It's Tomato Planting Time
This past Tuesday Helen in D.C. wrote to ask, "Is it too early to set out tomato and pepper plants? I bought mine a little early, have had them inside for almost two weeks and some of them are beginning to look like they might die before I get them in the ground."
I told Helen to immediately start leaving them outside during the day and to bring them back in on any really cold nights. It's fine to buy plants early, but make sure they get daytime sunshine until planting time arrives, which it now has in D.C. The 10-day forecast says no nights are predicted to drop below the high 40s, which is the sign that safe times are here for the crops of summer.
But if you live outside the heat sink of the city, please check your own 10-day forecast and be cautious. The plants don't care about dates, just overnight temperatures. They have no sense of humor about nights below 45 degrees.
How to Plant Your Love Apples
- Tomatoes develop auxiliary roots along their buried stem that help the plant find water and nutrients and deal with hot summer weather better. So pull off the lower leaves and place at least half of the plant below the soil line.
- If you've been saving them, place a dozen crushed eggshells over the root ball before filling the hole to provide the essential calcium that prevents blossom end rot.
- If you have no eggshells, buy a natural tomato food that says it contains calcium. If it's granular, apply it to the surface and then cover it with some soil or compost. Or use one of the calcium-rich specialty composts available in our area, such as Coast of Maine's Lobster Compost. Please don't use chemical fertilizer. It is the opposite of a "miracle." Those high-explosives-in-a-box really diminish the taste of a home-grown tamata.
- Then mulch the surface with 1 or 2 inches of compost to prevent disease. THIS STEP IS ESSENTIAL. Tomatoes are disease-prone plants and need the natural disease-fighting power of compost on the surface of the soil (not mixed in. Apply it as your only mulch. Trust me on this one. You'll be happy you did.)
- Provide good support. Patio and bush tomatoes can get by with regular cages, but the vines of big beefsteaks and heirlooms grow a dozen feet long and require large circular cages to keep the 40 pounds or 50 pounds of fruit you might have on every plant in August from rotting on the ground. That's animal fencing or concrete reinforcing wire (not chicken wire) cut in a 6-foot length and looped into a big circle. Support the cage with a metal stake or rebar driven through the sides of the cage to prevent it from tipping over when the plant is filled with fruit. The vine will loop around the inside of the cage and even the longest vines will be well contained all season.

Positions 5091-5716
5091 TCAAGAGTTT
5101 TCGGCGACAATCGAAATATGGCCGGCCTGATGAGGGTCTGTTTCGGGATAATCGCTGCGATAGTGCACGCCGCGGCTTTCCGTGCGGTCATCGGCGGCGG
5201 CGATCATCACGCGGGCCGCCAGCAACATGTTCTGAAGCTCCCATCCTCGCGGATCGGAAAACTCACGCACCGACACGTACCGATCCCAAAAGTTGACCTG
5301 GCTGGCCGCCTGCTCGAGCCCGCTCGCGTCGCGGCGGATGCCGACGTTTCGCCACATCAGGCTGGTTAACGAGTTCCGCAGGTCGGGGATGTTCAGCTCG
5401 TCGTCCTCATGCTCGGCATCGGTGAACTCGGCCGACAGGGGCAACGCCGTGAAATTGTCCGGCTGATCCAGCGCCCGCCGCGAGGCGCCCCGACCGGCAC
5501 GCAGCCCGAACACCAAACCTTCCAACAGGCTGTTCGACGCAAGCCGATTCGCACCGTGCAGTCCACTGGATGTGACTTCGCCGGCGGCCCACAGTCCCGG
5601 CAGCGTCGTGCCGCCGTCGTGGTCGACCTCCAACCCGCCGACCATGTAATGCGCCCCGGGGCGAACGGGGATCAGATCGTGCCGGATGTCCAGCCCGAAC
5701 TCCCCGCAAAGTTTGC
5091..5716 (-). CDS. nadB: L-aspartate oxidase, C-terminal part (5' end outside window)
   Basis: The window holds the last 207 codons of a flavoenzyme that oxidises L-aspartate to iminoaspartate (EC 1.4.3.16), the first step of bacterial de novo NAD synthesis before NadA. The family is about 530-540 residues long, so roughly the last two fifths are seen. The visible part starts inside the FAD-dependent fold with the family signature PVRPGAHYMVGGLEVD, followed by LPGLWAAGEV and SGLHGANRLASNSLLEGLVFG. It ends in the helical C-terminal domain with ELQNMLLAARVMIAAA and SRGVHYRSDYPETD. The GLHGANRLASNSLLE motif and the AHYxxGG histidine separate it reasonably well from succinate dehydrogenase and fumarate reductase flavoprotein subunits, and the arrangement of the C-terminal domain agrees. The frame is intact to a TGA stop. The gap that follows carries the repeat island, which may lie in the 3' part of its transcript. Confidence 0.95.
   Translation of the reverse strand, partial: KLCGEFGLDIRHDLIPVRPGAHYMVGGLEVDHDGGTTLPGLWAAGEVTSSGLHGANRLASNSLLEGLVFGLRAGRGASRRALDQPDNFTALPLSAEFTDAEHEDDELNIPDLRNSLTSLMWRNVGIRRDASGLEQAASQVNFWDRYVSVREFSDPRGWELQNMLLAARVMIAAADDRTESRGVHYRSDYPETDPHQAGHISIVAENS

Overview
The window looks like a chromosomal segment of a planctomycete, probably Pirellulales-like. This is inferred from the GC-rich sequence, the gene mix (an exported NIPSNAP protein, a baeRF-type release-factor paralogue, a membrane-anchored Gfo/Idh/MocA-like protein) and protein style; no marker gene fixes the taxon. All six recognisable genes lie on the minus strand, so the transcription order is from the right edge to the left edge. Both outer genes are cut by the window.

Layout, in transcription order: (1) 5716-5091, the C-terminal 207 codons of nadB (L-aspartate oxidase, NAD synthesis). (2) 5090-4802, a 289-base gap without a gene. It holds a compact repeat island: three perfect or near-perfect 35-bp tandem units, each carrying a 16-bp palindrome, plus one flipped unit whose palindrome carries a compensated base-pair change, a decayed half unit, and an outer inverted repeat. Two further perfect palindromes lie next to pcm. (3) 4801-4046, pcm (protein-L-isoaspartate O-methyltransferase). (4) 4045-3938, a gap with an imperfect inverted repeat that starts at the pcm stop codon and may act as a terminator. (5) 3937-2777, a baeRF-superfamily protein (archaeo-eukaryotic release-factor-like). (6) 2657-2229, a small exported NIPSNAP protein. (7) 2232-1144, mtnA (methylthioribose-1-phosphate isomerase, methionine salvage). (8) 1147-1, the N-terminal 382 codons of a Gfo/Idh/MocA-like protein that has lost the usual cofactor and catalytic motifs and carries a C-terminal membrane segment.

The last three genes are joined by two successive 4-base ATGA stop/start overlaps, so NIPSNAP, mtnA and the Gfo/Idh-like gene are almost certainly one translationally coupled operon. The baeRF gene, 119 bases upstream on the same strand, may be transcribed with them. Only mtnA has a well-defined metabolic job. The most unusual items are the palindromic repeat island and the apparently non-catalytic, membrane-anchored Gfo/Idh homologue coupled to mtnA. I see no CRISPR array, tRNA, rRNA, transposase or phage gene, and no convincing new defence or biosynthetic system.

- One plant per cage. No cheating.
- Leave a good foot of airflow between your cages.
- Don't plant tomatoes in the same spot as you grew tomatoes last season.
- Oh, and if it's going to a hot and sunny day, plant in the early evening and not early morning; otherwise the poor plants will suffer severe transplant shock.
Dandelions Don't Need to be Nuked
The website for the McLean Gardens community of homes emphasizes that the grounds are managed using IPM-Integrated Pest Management-techniques, and that chemicals will be used only as a "last resort."
…Which explains why WTOP received a record number of e-mails this week from residents expressing concern over a planned spraying of the Mclean Gardens lawns with an herbicide containing 2,4-D, a component of the notorious Vietnam-era "Agent Orange" that's been linked to non-Hodgkin's lymphoma, Lou Gehrig's Disease and is banned in at least four nations and the Canadian provinces of Quebec and Ontario.
The reason this "last resort" was necessary was said to be dandelions.
Ah, but there is a happy ending. The residents complained loudly. And just as we go to press on The Garden Plot, McLean has announced that the application has been canceled. Not delayed, canceled.
Our congratulations to management and the residents who spoke up. This story ends with all winners and gives our many other listeners who live in other communities with a lawn care service hope for the future. And my personal thanks as an organic advocate to the management as wel. You give this old curmudgeon hope that the springs of our children might NOT be silent after all. Thank you, thank you, thank you.